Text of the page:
While the lessons learned through the simulation can be applied in a variety of workplaces and educational settings, Hamm Peterson and Wright feel the messages are especially important for current and future health care professionals. For that reason, they designed the event to involve UMSL students working in clinical patient care, including third-year optometry students and Accelerated BSN students.

“Our primary intent is to expose our students to experiences that their patients may be having that aren’t necessarily confined to the exam rooms,” Wright said. “It’s an opportunity for us to expose students to the idea that patients are beyond who they are in the exam room and that their life experiences and determinants of health that we may not be thinking about in the moment are all going to have an influence on their actual health outcomes. They’ve got all these other external pressures, especially when we think about living in poverty and how money is dispersed. Maybe that patient can’t afford the medication because they have to choose between putting food on the table or keeping the lights on and that prescription is just not something that can be filled this month because of the strain on their financial situation.”

Optometry DEI director Dr. Brittany Wright talks to students during the simulation

Dr. Brittany Wright, director of DEI for the College of Optometry, chats with students participating in the simulation.

“Many of these people will be their patients,” Hamm Peterson added. “So from our perspective, it can really bring a lot of understanding and better care when you’re thinking about things like compliance with medications, patients showing up late to appointments and things like that. A lot of times it’s not their choice to be doing that, but other factors that they’re dealing with – if the bus didn’t show up and now the patient’s late and we’re saying that we can’t see them anymore, for example. Having all those things in mind is really important for our students.”

With Hamm Peterson serving as the college’s coordinator of interprofessional education, the simulation was also intended for optometry students to learn from and alongside students in other health care professions. For that reason, students from optometry, nursing and pharmacy were intentionally mixed up into different family groups.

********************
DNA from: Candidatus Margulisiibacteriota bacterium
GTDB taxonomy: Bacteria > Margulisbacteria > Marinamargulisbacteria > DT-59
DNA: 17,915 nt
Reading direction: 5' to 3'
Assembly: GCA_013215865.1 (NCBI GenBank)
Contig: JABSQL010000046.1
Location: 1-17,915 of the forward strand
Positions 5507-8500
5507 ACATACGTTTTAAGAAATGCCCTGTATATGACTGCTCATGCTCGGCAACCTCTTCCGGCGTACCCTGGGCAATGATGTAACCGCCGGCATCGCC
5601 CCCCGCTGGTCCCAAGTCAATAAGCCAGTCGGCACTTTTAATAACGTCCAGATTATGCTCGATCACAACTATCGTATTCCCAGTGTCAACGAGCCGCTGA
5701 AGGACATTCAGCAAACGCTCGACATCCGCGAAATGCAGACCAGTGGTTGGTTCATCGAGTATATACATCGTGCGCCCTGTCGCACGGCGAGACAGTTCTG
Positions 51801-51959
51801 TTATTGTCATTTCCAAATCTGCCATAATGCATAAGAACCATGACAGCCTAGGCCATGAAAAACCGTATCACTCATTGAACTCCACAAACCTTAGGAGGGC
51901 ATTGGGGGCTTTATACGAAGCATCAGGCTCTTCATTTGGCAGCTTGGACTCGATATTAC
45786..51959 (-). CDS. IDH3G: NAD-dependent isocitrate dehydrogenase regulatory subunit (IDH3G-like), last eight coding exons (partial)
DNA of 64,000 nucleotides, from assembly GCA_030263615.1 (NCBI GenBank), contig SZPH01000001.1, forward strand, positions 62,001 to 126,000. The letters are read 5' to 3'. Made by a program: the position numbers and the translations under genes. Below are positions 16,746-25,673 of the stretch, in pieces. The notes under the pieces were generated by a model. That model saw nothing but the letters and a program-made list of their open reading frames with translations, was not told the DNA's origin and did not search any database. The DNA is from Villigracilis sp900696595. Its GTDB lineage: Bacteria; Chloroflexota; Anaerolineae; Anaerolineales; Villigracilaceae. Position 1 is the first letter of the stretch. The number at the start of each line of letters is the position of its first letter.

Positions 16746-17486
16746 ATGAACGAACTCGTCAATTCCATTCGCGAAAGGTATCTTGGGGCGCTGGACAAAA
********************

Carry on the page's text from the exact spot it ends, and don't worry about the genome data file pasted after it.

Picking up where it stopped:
“In addition to just navigating what this may look like for patients, it’s also about working professionally with other health care providers and learning how we might share resources or help a patient in these situations beyond our individual professions alone,” Wright said.

The simulation also showed students firsthand how unexpected circumstances, such as a car breaking down, a child getting sick or someone get laid off from their job, can have a huge ripple effect on a family’s situation and, in turn, a patient’s access to care.

“The first week everything was going really well; we were in a homeless shelter and didn’t have all of our expenses so we were able to pay for all of our food and everything like that,” optometry student William Sigmund said. “But then unexpected things happen. We got kicked out of the homeless shelter the second week, so all of the sudden we didn’t have anywhere to stay. We thought we were doing really good, paying all of our bills and everything, and then we had to go buy a house. So even when things seem like they’re going smooth, bumps in the road happen. You have to be prepared for that or willing to stay on your toes.”

Going forward, the College of Optometry hopes to continue hosting the simulation as an annual event for students.

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Heather Riske

Heather Riske

Eye on UMSL: A day in the life
Eye on UMSL: A day in the life

Students from UMSL’s College of Optometry and College of Nursing participated in a simulation designed to expose them to the complexities of poverty.

Eye on UMSL: A day in the life

Students from UMSL’s College of Optometry and College of Nursing participated in a simulation designed to expose them to the complexities of poverty.

Eye on UMSL: A day in the life

Students from UMSL’s College of Optometry and College of Nursing participated in a simulation designed to expose them to the complexities of poverty.